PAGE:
Martin Bodmer – the man

FundationMartin BodmerMartin Bodmer – the man

Bernard Breslauer described his first encounter with Martin Bodmer in the spring of 1938 in Zurich at ‘the great house with the Greek portico’:

‘I was led through several salons hung with splendid paintings. Tea was served in Martin Bodmer’s study. This was the first time I had met him and although I was intimidated, I took to him immediately. He had the face of an intellectual that lit up when he spoke. Otherwise he looked serious, even ascetic – an expression which would become more pronounced with age. He immediately told me about his collection. … At times you got the impression that it was not he who owned the collection, but the collection that owned him. ‘

Werner Weber had the same impression:

‘When Martin Bodmer was in his library, he was a different man. When he spoke, his eyes lit up and you got the impression that he was looking beyond you – that there were more people around him than there actually were. This did not prevent him from remaining the man he was, and whilst he neglected none of his current business, something more important seemed to distance him from it. It was as though time was standing still and he was caught up in a permanent dialogue with the great minds of his collection’ (Neue Zürcher Zeitung, 28 March 1971).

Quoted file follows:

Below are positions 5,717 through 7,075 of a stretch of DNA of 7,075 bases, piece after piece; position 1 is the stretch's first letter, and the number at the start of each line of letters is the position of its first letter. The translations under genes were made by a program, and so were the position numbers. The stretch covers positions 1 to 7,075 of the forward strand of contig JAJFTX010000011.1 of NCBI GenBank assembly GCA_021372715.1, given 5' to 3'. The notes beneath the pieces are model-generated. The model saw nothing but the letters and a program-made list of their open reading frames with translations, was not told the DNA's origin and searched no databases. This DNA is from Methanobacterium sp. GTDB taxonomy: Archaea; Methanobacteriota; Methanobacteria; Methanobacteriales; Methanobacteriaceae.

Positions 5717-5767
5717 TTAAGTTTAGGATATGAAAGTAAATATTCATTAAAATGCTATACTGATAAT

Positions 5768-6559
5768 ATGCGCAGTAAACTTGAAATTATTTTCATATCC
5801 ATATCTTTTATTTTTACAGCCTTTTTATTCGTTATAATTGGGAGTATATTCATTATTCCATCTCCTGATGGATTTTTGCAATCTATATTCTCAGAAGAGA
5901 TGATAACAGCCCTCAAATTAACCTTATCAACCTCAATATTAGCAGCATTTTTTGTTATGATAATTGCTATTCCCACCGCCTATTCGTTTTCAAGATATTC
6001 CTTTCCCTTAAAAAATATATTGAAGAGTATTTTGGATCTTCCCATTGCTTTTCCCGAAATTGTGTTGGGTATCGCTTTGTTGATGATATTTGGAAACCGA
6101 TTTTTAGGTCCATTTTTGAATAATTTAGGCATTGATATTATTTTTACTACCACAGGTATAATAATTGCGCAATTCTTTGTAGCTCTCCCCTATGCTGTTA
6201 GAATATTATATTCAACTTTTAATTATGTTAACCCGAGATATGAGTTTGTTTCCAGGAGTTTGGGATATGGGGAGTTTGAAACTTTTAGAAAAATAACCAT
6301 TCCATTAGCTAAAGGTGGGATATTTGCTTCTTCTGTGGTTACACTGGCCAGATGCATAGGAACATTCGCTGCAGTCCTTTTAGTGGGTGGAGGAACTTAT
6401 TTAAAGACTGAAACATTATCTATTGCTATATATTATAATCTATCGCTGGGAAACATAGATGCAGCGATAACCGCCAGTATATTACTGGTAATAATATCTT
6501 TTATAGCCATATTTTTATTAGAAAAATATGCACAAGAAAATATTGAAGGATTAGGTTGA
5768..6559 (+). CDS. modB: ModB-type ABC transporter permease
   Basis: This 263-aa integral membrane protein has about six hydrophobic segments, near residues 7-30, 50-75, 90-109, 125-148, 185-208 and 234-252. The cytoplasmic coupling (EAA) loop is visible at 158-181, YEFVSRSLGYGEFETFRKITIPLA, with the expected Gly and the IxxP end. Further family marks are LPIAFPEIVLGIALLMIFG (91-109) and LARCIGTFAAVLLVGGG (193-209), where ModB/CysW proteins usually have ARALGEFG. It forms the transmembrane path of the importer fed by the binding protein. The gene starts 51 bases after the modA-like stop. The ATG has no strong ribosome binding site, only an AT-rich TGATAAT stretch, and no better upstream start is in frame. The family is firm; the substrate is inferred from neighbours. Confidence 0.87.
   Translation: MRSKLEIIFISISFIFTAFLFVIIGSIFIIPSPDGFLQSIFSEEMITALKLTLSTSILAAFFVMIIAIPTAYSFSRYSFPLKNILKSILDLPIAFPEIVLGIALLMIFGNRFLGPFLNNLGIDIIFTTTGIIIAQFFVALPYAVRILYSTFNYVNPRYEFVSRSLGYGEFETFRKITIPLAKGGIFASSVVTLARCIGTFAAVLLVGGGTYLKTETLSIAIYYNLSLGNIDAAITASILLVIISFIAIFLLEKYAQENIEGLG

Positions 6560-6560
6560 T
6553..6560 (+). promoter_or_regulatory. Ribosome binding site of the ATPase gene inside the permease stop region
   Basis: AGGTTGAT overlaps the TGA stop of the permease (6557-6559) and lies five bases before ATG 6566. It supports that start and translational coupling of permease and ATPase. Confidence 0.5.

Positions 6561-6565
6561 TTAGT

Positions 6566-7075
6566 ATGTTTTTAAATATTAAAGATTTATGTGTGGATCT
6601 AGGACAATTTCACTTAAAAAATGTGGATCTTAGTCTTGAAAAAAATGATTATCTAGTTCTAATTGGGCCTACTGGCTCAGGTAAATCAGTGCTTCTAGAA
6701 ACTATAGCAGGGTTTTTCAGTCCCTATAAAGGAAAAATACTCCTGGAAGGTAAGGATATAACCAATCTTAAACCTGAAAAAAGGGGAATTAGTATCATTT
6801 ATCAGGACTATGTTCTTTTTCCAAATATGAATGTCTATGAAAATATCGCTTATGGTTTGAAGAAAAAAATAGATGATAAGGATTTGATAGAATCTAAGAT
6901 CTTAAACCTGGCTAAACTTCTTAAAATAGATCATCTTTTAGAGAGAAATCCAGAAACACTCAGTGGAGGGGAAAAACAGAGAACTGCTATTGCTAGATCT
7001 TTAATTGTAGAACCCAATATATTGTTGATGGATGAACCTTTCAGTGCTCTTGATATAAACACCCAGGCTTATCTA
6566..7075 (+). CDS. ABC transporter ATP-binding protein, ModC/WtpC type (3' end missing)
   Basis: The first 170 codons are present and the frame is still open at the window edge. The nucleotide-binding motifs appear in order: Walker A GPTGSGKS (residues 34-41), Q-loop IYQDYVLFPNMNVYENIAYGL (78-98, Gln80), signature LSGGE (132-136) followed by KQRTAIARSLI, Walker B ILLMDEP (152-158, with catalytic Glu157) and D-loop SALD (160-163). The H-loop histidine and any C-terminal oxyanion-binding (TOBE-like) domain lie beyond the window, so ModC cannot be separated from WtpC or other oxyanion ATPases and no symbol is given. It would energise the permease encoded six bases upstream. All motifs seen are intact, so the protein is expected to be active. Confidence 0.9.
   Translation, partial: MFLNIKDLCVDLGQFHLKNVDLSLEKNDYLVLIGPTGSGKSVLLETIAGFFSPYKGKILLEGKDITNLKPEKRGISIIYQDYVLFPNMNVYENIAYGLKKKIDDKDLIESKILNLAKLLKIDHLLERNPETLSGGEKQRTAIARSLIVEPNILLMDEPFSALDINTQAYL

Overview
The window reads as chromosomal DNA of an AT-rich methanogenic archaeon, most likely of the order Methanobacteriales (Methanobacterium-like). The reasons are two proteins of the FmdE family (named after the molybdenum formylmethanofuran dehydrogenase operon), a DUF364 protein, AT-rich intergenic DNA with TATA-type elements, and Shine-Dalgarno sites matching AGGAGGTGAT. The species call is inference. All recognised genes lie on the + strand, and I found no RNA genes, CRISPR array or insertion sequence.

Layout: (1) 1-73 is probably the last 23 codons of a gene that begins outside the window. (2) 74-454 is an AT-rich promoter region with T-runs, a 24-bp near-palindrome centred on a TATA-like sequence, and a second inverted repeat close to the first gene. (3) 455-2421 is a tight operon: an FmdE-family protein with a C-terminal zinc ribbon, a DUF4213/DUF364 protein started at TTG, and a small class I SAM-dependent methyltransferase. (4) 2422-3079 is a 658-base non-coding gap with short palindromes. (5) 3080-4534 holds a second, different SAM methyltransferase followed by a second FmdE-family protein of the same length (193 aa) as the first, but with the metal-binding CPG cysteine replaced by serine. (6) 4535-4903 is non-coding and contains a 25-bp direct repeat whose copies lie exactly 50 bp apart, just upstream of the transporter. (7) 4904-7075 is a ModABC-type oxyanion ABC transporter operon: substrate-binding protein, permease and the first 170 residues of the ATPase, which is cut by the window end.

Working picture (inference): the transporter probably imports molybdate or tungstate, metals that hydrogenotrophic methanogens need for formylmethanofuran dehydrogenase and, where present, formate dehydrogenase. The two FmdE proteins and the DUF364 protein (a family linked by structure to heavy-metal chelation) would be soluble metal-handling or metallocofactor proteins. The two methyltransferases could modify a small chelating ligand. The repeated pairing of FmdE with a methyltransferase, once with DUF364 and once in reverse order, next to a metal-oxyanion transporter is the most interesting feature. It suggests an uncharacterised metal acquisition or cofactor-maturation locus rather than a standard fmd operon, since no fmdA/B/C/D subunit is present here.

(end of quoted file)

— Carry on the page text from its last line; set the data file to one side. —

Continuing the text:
Odile Bongard was his personal secretary and assistant for 30 years. In a file she gave the members of the Board in 2000, she remembered him above all as ‘a solitary man who liked order and simplicity, but above all quality’. This is how she described an ordinary day in Martin Bodmer’s life at the library, when he was not on holiday with his family, on a business trip or seeing to other engagements:

Martin Bodmer, Cologny, 1959

‘Telephone call at around 10:00 or 10:30 a.m. He would turn up late in the morning to follow up on what was being done and hand out assignments. On his way through the reading room he would greet his staff and would sometimes stop at the filing cabinet to take notes. He then spent time in the collection on his own. On his way back he invariably said a few more words or made a few more comments. He went home around 12:30 and often came back in the afternoon between 3:30 and 4:30 p.m.’

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